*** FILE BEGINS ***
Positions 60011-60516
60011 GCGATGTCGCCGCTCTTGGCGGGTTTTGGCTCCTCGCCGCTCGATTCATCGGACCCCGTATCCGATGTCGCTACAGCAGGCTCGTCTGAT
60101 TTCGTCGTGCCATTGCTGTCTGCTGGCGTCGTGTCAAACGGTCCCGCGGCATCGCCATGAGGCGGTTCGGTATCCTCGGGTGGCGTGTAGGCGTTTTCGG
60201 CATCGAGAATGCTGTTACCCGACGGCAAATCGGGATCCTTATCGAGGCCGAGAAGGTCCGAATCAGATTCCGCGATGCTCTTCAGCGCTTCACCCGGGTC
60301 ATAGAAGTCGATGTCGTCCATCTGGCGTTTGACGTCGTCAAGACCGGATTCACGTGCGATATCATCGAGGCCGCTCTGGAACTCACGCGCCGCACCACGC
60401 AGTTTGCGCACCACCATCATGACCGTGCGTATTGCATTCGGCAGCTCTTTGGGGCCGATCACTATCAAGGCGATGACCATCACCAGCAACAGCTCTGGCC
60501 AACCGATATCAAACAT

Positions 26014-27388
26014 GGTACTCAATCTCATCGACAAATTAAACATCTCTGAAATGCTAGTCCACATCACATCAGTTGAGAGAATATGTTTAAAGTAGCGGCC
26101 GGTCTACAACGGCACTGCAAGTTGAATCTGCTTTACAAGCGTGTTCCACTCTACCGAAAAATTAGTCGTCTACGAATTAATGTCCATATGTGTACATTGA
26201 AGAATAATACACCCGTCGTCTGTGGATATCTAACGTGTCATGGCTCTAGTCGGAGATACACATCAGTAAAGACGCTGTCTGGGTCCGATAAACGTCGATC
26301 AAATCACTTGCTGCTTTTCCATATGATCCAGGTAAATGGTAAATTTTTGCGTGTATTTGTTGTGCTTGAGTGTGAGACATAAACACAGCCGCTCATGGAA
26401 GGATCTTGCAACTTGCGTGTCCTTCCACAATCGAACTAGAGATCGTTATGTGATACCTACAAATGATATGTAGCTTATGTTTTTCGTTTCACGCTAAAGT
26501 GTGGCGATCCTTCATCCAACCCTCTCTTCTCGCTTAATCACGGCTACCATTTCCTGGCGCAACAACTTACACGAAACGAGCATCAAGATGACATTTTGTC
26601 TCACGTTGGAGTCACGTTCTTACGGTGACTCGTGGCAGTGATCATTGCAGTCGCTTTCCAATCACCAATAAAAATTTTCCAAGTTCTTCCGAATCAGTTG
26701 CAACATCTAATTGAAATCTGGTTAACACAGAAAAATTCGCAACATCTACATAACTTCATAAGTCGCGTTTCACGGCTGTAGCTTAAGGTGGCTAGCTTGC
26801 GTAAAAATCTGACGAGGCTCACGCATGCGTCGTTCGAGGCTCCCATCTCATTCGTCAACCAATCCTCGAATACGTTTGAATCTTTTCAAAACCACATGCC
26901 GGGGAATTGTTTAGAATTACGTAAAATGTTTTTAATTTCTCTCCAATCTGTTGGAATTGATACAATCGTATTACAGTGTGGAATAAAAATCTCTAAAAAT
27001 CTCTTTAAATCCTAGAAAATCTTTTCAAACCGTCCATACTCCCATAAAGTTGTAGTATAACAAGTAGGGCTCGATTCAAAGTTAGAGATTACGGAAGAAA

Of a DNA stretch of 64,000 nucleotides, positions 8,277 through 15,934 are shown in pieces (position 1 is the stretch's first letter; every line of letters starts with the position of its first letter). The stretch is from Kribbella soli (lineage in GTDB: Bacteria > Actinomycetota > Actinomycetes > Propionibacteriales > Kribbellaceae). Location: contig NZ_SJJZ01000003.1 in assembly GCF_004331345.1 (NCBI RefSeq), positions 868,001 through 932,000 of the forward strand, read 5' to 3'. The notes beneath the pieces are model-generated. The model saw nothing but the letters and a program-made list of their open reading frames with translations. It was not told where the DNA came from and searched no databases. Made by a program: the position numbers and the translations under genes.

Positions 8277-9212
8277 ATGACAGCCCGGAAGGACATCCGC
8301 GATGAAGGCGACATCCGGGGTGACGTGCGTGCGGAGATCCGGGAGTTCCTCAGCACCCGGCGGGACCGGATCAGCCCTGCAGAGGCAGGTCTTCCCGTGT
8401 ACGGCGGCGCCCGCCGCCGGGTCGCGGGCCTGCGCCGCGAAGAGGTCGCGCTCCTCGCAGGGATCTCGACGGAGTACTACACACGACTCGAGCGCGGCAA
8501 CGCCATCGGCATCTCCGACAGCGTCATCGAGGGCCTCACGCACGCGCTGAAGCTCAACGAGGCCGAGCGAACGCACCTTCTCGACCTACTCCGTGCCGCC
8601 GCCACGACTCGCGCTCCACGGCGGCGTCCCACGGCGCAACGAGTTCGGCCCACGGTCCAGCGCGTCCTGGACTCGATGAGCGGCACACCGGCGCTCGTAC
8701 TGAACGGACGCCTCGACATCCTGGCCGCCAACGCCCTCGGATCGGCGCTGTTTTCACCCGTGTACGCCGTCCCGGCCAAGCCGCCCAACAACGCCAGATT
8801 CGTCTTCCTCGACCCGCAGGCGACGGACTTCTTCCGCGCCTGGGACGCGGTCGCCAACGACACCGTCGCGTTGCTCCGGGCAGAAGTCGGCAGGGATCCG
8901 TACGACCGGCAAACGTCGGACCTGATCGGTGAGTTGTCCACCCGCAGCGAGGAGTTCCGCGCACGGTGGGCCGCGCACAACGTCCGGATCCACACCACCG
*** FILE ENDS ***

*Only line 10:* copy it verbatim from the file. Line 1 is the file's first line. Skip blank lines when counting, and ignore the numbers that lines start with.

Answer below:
26101 GGTCTACAACGGCACTGCAAGTTGAATCTGCTTTACAAGCGTGTTCCACTCTACCGAAAAATTAGTCGTCTACGAATTAATGTCCATATGTGTACATTGA